In the case of the home Virgin de Asuncion, there is evidence of physical, emotional, and sexual violence against the young women who were kept in the home. This includes evidence of human trafficking. On March 7, the day before the fire, a number of girls left in protest and were arrested outside by police. They were held for nine hours without food or water, and in handcuffs. To the Bufete, this constitutes torture. At midnight, 56 young women were thrown into a 6.8m by 7m room with no bathroom and forced to sleep there. A fire was set the following day, March 8, in the room and within nine minutes, 19 girls were killed, and another 22 died from their injuries. 15 girls survived with severe burns. It is important to note that the President of Guatemala, Jimmy Morales was directly involved with the incident. The night before, the president ordered 100 police agents to the home to deal with the protests, police who were not trained to work with adolescents. This order intensified the already tense situation at the home, which eventually led to the massacre of the young girls. Seven people are currently on trial for the girls’ deaths.

Both the genocide case and the massacre at the home Virgin de Asuncion shed light into the systemic and state-led violence against women both during the genocide and today.

  • October 26

The following day the delegation travelled to Santa Rosa and Jalapa to get a better understanding of the affects of the Tahoe Resources’ Escobal Mine. On route, I gave a briefing about the situation around the mine, and its ties to Canada and the US.

Upon arrival, we visited the Permanent Resistance in Casillas, Santa Rosa, where community members have set up a checkpoint for mine related traffic, which has effectively closed mine operations through direct action since June 2017. The delegation heard about the attempts by Guatemalan police to evict the peaceful protestors, and one woman spoke about being injured during the attack in July.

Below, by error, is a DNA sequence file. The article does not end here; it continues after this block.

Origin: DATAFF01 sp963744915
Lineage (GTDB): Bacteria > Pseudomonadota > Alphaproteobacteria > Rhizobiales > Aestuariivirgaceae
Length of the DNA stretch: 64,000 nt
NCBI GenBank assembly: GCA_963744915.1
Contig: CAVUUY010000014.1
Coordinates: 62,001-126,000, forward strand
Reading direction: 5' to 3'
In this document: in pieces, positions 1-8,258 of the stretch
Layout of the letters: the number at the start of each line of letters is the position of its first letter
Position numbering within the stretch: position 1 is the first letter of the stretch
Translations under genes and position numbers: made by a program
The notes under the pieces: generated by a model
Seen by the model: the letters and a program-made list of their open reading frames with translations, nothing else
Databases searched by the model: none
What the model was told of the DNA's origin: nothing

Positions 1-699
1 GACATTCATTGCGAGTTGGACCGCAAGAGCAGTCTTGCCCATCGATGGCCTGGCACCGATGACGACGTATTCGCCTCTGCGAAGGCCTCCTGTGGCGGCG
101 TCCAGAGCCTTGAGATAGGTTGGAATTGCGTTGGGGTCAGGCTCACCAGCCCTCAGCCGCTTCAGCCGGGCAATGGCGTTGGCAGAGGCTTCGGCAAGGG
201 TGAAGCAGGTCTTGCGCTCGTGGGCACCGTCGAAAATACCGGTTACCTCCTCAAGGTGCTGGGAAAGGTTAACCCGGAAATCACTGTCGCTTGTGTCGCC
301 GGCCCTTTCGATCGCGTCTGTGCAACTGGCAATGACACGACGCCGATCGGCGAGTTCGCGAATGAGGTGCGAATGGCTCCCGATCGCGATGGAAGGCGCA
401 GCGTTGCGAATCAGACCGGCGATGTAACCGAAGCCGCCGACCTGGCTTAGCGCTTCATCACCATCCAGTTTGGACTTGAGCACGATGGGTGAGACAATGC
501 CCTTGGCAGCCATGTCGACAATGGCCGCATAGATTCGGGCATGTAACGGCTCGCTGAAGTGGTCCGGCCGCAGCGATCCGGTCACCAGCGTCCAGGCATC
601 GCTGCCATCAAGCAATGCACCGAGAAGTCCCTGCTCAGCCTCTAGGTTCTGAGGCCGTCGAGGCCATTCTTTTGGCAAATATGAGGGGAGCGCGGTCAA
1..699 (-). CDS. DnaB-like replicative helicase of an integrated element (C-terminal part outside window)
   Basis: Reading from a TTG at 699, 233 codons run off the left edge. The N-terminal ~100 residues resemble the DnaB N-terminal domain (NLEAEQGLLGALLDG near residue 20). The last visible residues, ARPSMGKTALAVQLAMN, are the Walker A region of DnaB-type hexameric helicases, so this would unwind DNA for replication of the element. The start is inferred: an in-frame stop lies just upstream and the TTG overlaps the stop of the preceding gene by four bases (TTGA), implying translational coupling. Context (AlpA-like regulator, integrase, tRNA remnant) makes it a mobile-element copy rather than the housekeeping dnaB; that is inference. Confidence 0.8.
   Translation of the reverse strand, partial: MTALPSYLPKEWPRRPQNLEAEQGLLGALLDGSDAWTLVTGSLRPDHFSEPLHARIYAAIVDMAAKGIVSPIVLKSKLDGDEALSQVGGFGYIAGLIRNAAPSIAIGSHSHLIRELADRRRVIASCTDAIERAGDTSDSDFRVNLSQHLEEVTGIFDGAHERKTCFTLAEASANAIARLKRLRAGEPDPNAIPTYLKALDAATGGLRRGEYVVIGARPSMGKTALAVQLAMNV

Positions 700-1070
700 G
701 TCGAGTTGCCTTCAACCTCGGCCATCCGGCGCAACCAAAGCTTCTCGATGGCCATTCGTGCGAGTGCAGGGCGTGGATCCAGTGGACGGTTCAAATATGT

From there, the delegation marched through the community to the town square, where hundreds of people from various communities affected by the Escobal mine gathered to hear from the Nobel Women and share stories of the effects of the project so close to their home. The community leaders showed incredible strength and determination to continue the resistance despite intimidation and threats. The Nobel Women then held a press conference showing their support for the communities.

From there, the delegation travelled to Mataquescuintla, Jalapa, to meet with 3 local mayors from surrounding communities who have rejected royalties from the company. For their outspoken opposition to the project, the mayors have met with threats, criminalization and continuous audits.

Finally, at the end of the day, the delegation gathered in a hotel in Mataquescuintla for a meeting of only women. A woman from each of the affected communities present spoke about how the presence of the company has affected their lives. Irma Pacheco, mother of Topacio Reynoso, spoke about the murder of her daughter due to her outspoken opposition and activism against the project. Other women spoke about contamination, criminalization and the disruption of the social fabric in the communities. At this point, the entire group became aware of a campaign by the company claiming that the Nobel Women’s delegation to the region was paid for by the mining company. Outraged, the women from the delegation and local communities made their own statement, decrying this blatant lie and reiterating support for the community struggle.


October 27

The following morning, a conference was held with human rights defenders from numerous women’s and human rights organizations in Guatemala, including LGBTQ advocates, domestic workers, youth policy advocates, lawyers, as well as a a survivor of the Hogar Virgin de Asuncion fire on March 8, 2017 and a mother of one of the victims. The women shared powerful perspectives on the situation of women in Guatemala, which they included in a contextual report found here: Contextual Report- Women in Guatemala.